What do we learn from this story? We learn how utterly dangerous it is to let luck determine a constrained investor’s retirement security. Let’s focus on the first two people to retire. We’ll call them Ben and Jackie.

Ben retires first. Three months later, Jackie retires. Although their retirements are separated by only about three months, Jackie ends up with almost $1,000,000 more retirement income than poor, unlucky Ben. Ben had been thinking that he would wait until spring to retire, but he didn’t wait. A million-dollar mistake. Imagine how Ben’s retirement lifestyle could have been improved had he been lucky enough to wait.

But the situation of our fifth retiree, Steve, is worse than Ben’s. Steve suffered what academics describe as “portfolio ruin.” I call it dead broke. No wealth. No income. Bad luck.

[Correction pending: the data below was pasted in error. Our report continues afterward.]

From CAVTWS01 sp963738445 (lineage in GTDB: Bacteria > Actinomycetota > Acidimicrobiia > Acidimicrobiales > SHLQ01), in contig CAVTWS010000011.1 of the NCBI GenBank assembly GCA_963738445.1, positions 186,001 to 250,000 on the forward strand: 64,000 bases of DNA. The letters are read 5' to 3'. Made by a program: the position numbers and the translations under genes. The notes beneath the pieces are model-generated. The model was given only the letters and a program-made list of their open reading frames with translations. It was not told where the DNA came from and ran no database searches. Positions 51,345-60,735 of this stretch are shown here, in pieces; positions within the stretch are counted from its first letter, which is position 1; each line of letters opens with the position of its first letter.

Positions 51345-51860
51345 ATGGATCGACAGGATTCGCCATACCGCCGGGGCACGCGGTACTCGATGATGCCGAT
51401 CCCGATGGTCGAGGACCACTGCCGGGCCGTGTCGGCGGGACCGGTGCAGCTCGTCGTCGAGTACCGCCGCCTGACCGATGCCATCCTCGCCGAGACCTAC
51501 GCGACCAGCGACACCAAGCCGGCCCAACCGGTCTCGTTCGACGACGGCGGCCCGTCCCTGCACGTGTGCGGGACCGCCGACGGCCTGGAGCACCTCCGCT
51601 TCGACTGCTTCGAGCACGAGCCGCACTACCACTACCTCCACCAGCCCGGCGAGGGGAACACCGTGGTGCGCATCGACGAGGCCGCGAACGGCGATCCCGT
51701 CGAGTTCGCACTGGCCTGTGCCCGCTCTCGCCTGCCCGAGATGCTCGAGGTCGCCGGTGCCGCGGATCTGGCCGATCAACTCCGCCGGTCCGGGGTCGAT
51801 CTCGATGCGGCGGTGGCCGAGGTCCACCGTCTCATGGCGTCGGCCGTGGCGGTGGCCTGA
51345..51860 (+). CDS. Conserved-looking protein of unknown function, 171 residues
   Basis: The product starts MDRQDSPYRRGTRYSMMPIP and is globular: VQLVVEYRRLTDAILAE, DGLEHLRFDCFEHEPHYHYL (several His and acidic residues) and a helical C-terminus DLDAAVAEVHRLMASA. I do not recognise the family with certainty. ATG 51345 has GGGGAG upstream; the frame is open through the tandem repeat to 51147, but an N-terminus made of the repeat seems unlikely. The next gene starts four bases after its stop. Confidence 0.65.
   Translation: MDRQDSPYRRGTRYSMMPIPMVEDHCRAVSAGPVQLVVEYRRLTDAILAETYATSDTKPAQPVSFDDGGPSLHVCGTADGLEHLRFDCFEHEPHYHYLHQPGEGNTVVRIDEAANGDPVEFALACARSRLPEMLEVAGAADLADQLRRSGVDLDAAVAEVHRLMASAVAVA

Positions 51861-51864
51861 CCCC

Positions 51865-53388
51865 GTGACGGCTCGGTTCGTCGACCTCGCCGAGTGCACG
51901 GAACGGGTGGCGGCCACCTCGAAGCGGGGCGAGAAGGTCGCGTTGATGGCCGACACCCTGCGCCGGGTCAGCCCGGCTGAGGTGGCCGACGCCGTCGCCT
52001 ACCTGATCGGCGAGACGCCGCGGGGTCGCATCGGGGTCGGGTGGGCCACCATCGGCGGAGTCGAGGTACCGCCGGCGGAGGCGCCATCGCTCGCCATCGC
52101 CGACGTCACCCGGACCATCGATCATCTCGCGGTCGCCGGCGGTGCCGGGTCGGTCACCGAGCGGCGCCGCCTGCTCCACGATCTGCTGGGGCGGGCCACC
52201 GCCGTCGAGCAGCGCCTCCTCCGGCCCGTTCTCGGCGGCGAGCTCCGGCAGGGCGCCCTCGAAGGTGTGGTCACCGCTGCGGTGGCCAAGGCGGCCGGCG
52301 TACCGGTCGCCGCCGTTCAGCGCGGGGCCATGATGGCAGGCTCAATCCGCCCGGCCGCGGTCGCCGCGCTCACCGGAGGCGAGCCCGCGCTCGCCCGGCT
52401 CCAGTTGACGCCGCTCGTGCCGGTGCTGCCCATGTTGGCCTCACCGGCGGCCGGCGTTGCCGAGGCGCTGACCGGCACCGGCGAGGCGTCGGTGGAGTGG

Luck, of course, can be good or bad. One retiree, Margaret, had particularly good luck. She received 30 years’ worth of inflation-adjusted income, plus a pile of cash equal to $2.6 million.

Ben is broke. Margaret is rich. How can any fiduciary advisor — or any decent human being — leave a constrained investor unprotected against timing risk? The answer is the RIA can’t.

Although the RIA is bound by fiduciary duty to protect the client against timing risk, an annuity is not required in order to create the protection. By organizing the client’s money in a manner that income during the first 10 years of retirement is generated by assets not subject to principal risk, the advisor can easily address the problem. However, the combination of a single-premium immediate annuity/multiyear guaranteed annuity converted to SPIA is the most convenient and bulletproof way to manage timing risk.

The annuity option offers the additional advantage of 120 months of guaranteed monthly income. There are hundreds of billions of dollars in the first decade’s worth that must be protected in this way.

By Paul Feldman
May 1, 2022